Of Death and Flying
I’m gonna travel the world someday, I said, like every kid yearning to.
Everyday after school, my ten year-old eyes would pore over our volume of Grolier’s Encyclopedia of Lands and Peoples. I’ve read every country on it, compared GDPs and GNPs, fussed over which countries had the same major religions and languages and even tried to memorize the text on the culture subpart. It was the first volume I ever finished.
In fourth grade, I’ve had recurring dreams of flying to New York and walking on its busy streets. The dreams felt so real, more real than most dreams ever feel, and they even got me to asking my mom if our family has been there in the past (which is impossible too since we hardly had any money to even travel to Boracay).
“Mom, when I was a baby, did we spend some days in New York?”
“Oh, maybe it’s just a vision. We never went out of the country, remember?”
My mom believed that visions come in dreams and my ten year-old self, at such a young age, was too bewildered not to agree. After ten years, I started asking God to give me a discerning eye in assessing whether I should be making sense of a dream or just dismiss it as a working of my mind.
The figures of death and flying have been looming over my head for a long time now, what with Sage Moonblood Stallone found unconscious in his LA home mid-July while his father Sylvester was filming gory shoot-down scenes in Expendables 2. The thought of your son dead while you’re “killing” as much of the villains as you could somehow gave me a twisted feeling in the stomach as I tried to concentrate on watching the film. Lately I was told that a stuntman was killed during the shoot of the same film.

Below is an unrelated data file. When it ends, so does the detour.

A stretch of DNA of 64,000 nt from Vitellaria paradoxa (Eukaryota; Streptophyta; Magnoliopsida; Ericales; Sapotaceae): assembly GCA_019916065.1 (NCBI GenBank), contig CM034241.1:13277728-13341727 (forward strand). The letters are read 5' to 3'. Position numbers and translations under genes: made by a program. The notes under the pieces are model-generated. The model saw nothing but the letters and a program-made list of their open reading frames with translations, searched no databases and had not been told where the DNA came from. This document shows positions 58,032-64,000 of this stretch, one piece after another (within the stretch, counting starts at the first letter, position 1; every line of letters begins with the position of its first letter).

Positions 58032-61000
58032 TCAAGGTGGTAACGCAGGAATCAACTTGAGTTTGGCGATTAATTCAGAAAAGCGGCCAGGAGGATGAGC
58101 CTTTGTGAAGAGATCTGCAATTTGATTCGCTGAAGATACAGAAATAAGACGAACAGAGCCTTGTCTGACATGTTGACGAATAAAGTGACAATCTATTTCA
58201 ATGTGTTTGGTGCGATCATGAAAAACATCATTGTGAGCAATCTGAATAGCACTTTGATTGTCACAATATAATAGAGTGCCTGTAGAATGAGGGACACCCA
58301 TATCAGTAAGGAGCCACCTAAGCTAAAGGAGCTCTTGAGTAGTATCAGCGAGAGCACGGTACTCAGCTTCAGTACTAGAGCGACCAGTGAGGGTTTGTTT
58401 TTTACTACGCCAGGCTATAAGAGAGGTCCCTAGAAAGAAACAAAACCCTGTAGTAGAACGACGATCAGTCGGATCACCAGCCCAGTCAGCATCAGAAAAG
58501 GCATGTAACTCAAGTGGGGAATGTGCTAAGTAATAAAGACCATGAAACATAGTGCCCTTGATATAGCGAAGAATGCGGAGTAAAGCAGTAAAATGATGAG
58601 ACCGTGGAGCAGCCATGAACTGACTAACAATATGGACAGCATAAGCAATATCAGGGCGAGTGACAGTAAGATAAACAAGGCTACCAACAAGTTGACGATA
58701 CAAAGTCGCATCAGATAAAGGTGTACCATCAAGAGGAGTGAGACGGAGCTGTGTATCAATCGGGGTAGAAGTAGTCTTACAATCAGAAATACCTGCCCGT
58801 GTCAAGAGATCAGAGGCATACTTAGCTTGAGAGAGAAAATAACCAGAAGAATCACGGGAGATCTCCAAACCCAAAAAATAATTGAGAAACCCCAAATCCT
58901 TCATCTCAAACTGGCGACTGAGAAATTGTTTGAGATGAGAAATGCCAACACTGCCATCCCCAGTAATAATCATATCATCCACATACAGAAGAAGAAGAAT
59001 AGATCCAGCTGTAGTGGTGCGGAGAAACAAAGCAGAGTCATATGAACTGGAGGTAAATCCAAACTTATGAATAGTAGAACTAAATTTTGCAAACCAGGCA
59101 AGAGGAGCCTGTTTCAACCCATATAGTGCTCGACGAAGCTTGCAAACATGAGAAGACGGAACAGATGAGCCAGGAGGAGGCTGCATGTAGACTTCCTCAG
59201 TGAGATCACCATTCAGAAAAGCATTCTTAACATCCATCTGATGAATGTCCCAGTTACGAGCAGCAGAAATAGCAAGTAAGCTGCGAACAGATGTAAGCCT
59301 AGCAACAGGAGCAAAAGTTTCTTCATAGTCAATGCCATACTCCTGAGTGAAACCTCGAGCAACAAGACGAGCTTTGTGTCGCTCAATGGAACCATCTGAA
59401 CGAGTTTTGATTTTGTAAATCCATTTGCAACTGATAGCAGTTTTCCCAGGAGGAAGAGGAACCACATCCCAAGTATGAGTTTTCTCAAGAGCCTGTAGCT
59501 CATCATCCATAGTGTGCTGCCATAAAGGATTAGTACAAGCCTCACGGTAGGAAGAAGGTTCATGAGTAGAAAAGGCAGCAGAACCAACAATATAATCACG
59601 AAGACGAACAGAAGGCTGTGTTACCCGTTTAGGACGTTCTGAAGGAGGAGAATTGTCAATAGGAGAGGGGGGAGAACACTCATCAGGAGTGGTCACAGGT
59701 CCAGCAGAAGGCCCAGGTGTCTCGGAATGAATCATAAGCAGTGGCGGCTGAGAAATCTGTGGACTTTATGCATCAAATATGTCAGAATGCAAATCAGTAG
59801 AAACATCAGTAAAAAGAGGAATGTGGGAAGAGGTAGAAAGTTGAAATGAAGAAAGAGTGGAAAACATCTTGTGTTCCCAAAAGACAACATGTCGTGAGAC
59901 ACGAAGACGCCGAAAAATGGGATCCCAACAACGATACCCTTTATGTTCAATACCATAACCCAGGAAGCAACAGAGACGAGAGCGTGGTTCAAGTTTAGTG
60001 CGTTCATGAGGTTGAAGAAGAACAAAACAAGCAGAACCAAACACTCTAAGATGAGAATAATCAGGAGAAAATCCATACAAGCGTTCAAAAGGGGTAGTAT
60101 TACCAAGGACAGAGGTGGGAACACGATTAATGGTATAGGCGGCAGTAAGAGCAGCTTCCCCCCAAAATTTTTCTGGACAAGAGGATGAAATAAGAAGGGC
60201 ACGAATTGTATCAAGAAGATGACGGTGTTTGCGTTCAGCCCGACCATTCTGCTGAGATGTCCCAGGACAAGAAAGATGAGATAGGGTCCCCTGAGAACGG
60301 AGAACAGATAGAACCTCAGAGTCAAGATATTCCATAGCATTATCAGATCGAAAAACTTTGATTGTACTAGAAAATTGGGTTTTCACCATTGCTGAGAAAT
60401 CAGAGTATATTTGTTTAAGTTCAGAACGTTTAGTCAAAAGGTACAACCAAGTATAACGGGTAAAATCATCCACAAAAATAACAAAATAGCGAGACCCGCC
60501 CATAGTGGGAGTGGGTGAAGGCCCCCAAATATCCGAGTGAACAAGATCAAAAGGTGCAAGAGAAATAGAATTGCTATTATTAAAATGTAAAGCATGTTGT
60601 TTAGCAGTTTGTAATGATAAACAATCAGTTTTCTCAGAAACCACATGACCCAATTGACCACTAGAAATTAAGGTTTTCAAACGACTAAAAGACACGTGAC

My youngest brother never had any violence censorship while he was in grade school and the movies he loved watching included Rambo films. Sylvester Stallone looked legitimately buff then, his dusty and rusty copters flying around Asian mountains and fields and landing beside huts filled with people who looked like my brothers and me. When I learned that Sage was found dead, my heart leaped as it always did every time a gunshot went through Sylvester’s body in the Rambo franchise.
It must have been the same aching feeling, although I do not want to underestimate it, when Leni Robredo learned that her husband’s plane crashed to sea. I was on my way home to Baguio when a friend texted me to pray for our then DILG Secretray Jesse Robredo whose plane met an accident on the way back to Manila. God bless the soul of this exemplary leader.
It must have been the same aching feeling when Neil Armstrong landed his final breath last Friday.
It’s that aching feeling when you learn a life is lost whether you expect it or not, whether you think it’s timely or not.
Maybe it’s the same heartache when an opportunity is lost, too, as when our audition video for a travel adventure didn’t make it to the top 5.
I was at a friend’s house last night. His father works as a pilot. As a kid I thought pilots are one of the coolest people on the planet.
I’ve been flying and I never knew it — past reality into streets that I imagine to be existing in places that I want to visit. Sometimes my friends think I don’t listen to them — it’s true, because sometimes the hustle and bustle of markets I am traversing and languages I am not familiar of are so noisy inside they’re drowning what I really see and should hear outside.
I know I would still be flying until my death and the day after that and still the day after that. The encyclopedia volume stands dusty on our receiving room shelf. My fingers haven’t held it for about three years now.